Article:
Commentary Magazine



• Everyone agrees that newspapers aren’t what they used to be—but what did they use to be? Fewer and fewer of us can remember a time when independently owned big-city newspapers, with their dictatorial proprietors and clean-up-this-town crusades, were a major cultural force in American life. For the most part, our understanding of these papers and their priorities now derives not from first-hand experience but from “Citizen Kane,” The Fountainhead and the half-nostalgic, half-jaundiced writings of A.J. Liebling and H.L. Mencken. Thus it was with great interest that I read Harry Haskell’s Boss-Busters and Sin Hounds: Kansas City and Its Star (University of Missouri Press, 450 pp., $34.95), a refreshingly well-written history of the Kansas City Star, which in its day was one of the most influential papers in the Midwest. I knew the Star well in my youth, and even wrote for it in the late 70’s and early 80’s, but by then it bore little resemblance to the paper founded by William Rockhill Nelson in 1880, and Haskell (whose grandfather, Henry Haskell, spent a half-century working for the paper) has done a sterling job of recreating the Star as it used to be.

Today Nelson is remembered, if at all, as the founder of Kansas City’s Nelson-Atkins Museum of Art, one of the greatest museums in the Midwest. In his lifetime, though, he ran the Star with an iron hand sans velvet glove. “I am publishing the Daily W.R. Nelson,” he said. “If people don’t like my paper they can buy another.” Nelson’s paper was known for clear, direct writing (Ernest Hemingway, who put in a brief stint there, claimed ever after to have been deeply influenced by its no-nonsense style) and a brand of politics that grew increasingly progressive over the years (the Star backed Theodore Roosevelt to the hilt). The Star played a key role in the transformation of Kansas City into a modern middle-class metropolis, and it was Nelson’s thinking that determined the paper’s editorial priorities until the day of his death in 1915, on which sad occasion it ran a two-page obituary that he had personally read and approved.

Like all such papers, the Star underwent great changes after its founder’s death, and by the 30’s it was a staunchly (if not rigidly) Republican paper whose editors looked upon the New Deal with dour skepticism but still retained a measure of their youthful idealism:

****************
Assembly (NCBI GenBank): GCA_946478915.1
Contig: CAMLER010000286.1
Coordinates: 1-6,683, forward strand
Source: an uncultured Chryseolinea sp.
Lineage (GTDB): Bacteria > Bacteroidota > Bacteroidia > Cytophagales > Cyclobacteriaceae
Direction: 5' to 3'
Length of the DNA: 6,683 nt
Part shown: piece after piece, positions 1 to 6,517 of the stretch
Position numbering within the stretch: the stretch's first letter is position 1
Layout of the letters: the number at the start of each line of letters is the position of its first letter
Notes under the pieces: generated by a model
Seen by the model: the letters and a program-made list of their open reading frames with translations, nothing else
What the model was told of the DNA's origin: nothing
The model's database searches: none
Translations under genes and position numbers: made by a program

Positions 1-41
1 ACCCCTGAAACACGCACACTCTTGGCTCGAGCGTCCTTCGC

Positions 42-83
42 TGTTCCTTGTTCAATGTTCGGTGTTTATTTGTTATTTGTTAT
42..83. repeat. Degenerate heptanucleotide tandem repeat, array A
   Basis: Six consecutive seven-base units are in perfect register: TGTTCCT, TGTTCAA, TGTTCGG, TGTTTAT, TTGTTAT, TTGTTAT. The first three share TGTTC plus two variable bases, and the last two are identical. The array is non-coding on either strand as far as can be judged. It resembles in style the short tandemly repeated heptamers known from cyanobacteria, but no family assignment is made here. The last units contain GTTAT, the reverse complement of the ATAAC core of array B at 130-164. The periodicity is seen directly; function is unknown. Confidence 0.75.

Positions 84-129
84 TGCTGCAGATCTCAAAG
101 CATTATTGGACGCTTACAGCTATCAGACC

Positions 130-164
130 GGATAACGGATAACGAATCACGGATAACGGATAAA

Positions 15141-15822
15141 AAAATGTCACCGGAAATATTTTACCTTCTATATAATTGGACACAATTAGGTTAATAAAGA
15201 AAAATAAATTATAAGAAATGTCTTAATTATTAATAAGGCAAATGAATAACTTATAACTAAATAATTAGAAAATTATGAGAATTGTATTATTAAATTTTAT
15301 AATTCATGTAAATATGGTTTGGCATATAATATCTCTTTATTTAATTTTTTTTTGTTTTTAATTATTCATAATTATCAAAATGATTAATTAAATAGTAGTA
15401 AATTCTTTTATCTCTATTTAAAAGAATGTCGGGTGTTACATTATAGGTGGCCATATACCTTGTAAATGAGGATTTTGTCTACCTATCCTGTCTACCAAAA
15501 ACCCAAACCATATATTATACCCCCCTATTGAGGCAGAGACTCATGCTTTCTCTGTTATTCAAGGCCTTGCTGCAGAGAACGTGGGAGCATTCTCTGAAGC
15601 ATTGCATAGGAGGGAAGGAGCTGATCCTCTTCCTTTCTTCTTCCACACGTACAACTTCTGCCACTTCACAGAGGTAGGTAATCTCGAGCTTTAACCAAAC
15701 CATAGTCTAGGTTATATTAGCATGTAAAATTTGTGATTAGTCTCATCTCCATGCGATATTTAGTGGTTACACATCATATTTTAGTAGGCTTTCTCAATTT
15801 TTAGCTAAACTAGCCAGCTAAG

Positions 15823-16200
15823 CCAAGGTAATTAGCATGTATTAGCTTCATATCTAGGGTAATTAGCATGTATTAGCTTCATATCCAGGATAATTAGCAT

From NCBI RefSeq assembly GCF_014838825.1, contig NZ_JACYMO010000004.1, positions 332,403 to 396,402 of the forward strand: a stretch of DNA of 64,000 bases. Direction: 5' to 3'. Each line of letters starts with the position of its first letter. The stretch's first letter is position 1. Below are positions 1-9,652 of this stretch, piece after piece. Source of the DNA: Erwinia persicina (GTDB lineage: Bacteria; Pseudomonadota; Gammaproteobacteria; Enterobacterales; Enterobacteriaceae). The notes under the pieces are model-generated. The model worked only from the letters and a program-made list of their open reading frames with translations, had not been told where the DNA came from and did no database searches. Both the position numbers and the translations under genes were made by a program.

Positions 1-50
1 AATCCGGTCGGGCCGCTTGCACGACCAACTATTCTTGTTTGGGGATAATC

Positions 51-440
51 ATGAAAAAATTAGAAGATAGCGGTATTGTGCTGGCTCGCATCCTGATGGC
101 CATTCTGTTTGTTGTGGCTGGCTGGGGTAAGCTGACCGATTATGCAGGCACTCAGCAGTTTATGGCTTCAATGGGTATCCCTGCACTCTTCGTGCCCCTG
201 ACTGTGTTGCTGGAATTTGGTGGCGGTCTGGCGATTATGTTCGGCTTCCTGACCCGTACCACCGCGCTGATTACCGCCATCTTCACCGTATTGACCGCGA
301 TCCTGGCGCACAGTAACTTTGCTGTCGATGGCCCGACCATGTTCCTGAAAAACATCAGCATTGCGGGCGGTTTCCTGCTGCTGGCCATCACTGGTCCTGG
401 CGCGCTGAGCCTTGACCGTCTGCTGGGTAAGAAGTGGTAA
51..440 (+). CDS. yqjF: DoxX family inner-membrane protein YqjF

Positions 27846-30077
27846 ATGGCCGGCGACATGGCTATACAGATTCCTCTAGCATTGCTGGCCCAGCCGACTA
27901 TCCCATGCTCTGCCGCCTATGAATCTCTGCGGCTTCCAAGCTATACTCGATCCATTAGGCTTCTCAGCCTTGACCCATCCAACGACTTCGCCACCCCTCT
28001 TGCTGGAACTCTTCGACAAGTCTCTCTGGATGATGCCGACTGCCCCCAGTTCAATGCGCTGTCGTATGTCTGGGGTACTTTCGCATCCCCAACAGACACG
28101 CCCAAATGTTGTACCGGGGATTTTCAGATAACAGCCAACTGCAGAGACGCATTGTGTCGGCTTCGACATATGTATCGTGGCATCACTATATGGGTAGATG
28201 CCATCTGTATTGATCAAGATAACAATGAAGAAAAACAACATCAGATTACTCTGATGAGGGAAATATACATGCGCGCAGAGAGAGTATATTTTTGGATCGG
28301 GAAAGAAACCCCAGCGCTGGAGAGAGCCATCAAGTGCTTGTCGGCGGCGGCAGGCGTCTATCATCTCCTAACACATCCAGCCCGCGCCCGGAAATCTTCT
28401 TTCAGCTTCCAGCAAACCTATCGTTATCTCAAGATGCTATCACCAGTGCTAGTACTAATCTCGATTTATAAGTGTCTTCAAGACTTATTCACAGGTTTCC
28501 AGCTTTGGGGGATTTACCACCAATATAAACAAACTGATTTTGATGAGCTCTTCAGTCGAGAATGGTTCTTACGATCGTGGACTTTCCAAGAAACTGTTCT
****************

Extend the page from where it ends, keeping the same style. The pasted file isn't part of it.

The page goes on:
Believing personal liberty and private enterprise to be society’s greatest good, they viewed the rise of big government, interest-group politics, and self-governing nation-states with grave misgivings. Seeing an enlightened governing class as the surest bulwark against the “moronic underworld,” they nevertheless accepted the necessity for capitalist societies to reorganize themselves on a more equitable and sustainable basis, to forestall another disastrous slide into totalitarianism or complacency.

Harry Haskell writes about the early days of the Star in much the same way that Robert Caro writes about Lyndon Johnson, making no secret of his own liberal views:

The pages that follow tell the story of one great newspaper and of the compelling “power of purpose” it exerted during what might be called the long Progressive Era . . . Few, I suspect, would rush to turn back to turn back the clock to a time when it was said that “the Star is Kansas City and Kansas City is the Star.” But we may yet think again. If there is a more powerful engine for community building and civic renewal than a strong local newspaper, it has yet to be invented.

But like Caro’s Johnson biography, Boss-Busters and Sin Hounds can also be read in a somewhat different way than its author presumably intended. That papers like the Star were a force for good in turn-of-the-century America is certainly arguable. On the other hand, it was rare for a community as large as Kansas City to be dominated so totally by a single agenda-setting newspaper—the day of the one-newspaper town had not yet come—and one may take leave to doubt that Haskell would now look with equal favor on a paper whose proprietor had been more like Ronald Reagan than William Rockhill Nelson.

In any case, the emergence of the “ethereal Internet ‘communities’” of which he writes so skeptically in his preface was to a considerable extent stimulated by the increasing tendency of postwar newspaper editors and reporters to assume that their ideological points of view were unassailably right. Empowered by the disappearance of competing editorial voices, they succumbed to hubris and thereby lost their influence with much of the American reading public, in the process opening the way for the rise of Web-based journalism and the simultaneous decline of the traditional newspaper. That, too, is part of the ambiguous legacy of W.R. Nelson.

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